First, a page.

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Where others see trash, First World Trash (FWT) sees possibilities. FWT is an innovative, blossoming, socially responsible, zero waste bag and accessory company. We offer one-of-a-kind, stylish, eco-friendly accessories by re-using materials that would otherwise contribute to a landfill, such as billboards, automobile seatbelts, tents, and bicycle inner tubes. This waste tends to be out of our collective awareness and abundant. For example, the advertising industry continues to send 10,000 tons of commercial vinyl billboards to landfills annually. This material does not breakdown, it literally fills landfills around the world. We provide free recycling to this industry and bring a unique, high quality product to market as a result. We do not manufacture any new material and do not create a new waste stream. We are cleaning up the current waste management streams by “remanufacturing” unconventional materials with a process that is not energy intensive, create new waste or by products, and creates local employment opportunities for artists within our community as our products are hand-made.
CBS interview at the
New York City Green Festival
How our products are made.
Unlike other major “green” companies, our process of remanufacturing does not leave a manufacturing footprint! From the early stages of our remaking process to the end, we utilize human energy systems, not chemical or physical processes that create more trash and pollution. Even our tags on the bag are made from cardboard and packaging our staff collects and an old stamp prints information on it. For example, you might find a Premium Nabisco or some other type of packaging on one side and our stamped information about FWT on the inside of the tag. Our displays at trade show events are also uniquely green in that we utilize “trash” to display our products. We practice remanufacturing in every step – from marketing to production.
We remanufacture what other’s consider trash into new products that people use daily – bags, computer cases, ipad sleeves, porfolios and the like. Our intention is to influence how people think with the products they engage with on a daily basis. We are pioneering a new path for otherwise unrecyclable materials and influencing other businesses and consumers to reconsider what they call trash.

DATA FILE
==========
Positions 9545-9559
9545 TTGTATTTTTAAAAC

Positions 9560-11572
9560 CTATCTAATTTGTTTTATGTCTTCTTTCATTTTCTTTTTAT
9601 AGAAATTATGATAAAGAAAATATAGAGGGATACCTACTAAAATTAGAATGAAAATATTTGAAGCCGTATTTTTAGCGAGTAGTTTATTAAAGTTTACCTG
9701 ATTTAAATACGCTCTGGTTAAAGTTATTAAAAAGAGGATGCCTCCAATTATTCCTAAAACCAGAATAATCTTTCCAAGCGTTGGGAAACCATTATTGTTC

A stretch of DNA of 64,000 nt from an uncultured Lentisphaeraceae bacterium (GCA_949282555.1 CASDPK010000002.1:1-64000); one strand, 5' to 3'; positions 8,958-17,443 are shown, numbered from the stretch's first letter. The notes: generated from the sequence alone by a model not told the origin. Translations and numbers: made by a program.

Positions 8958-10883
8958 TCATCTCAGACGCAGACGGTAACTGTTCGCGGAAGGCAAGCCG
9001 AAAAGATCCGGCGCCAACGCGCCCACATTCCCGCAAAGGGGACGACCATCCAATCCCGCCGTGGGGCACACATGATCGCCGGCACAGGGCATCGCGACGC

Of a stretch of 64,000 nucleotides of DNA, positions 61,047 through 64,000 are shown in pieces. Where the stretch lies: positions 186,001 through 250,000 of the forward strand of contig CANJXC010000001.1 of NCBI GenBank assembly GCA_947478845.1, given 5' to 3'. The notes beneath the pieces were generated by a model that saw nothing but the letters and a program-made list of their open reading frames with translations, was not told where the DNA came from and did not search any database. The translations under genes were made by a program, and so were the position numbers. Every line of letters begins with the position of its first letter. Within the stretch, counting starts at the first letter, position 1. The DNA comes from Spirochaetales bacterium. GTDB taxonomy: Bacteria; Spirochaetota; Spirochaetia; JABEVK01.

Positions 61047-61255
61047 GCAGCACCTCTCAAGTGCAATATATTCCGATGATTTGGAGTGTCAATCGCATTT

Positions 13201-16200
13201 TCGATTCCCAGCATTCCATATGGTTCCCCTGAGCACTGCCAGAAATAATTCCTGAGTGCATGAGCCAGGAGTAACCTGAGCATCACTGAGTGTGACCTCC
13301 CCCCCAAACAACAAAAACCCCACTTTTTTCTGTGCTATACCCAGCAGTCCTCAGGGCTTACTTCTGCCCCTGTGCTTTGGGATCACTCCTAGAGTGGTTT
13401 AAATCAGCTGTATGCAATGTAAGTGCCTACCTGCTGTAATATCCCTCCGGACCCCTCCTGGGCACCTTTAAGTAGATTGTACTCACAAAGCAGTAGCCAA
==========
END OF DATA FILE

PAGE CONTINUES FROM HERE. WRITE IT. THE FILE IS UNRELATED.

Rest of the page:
We are a leader in consumer and business education in what is considered “green” within waste management. We believe that consciousness awareness is critical to our hope of a larger movement in waste management. We strive to change our systems via consumer education and hope to lead to public policy changes in waste management.
Today’s American consumer is increasingly interested in the impact of their dollar and look to support socially responsible companies. As a for-profit, mission driven company, FWT promotes socially responsible consumer practices and educates buyers about spending practices. Our consumers tend to be attracted to the style and art of our products first, only to learn about our creative environmental for-profit solution secondarily. This allows us to reach consumers who may not be interested or involved in traditional eco-products. Our products are sold in stores that aren’t necessarily “eco” stores, such as Pylones, The Yarn Company, Blick Art and Supply, Philbrook Museum of Art, the New York Public Library Gift Shop and the Chelsea Wine Vault. Once a consumer purchases our product, they are encouraged to learn about the waste management process. Each product has an explanation of where it came from and our consumers are prompted to start asking: Who made this? Where does it come from? Where does it go? What other material can be re-used? Our intention is to reach consumers who would otherwise not consider purchasing a green products, let alone a zero waste product.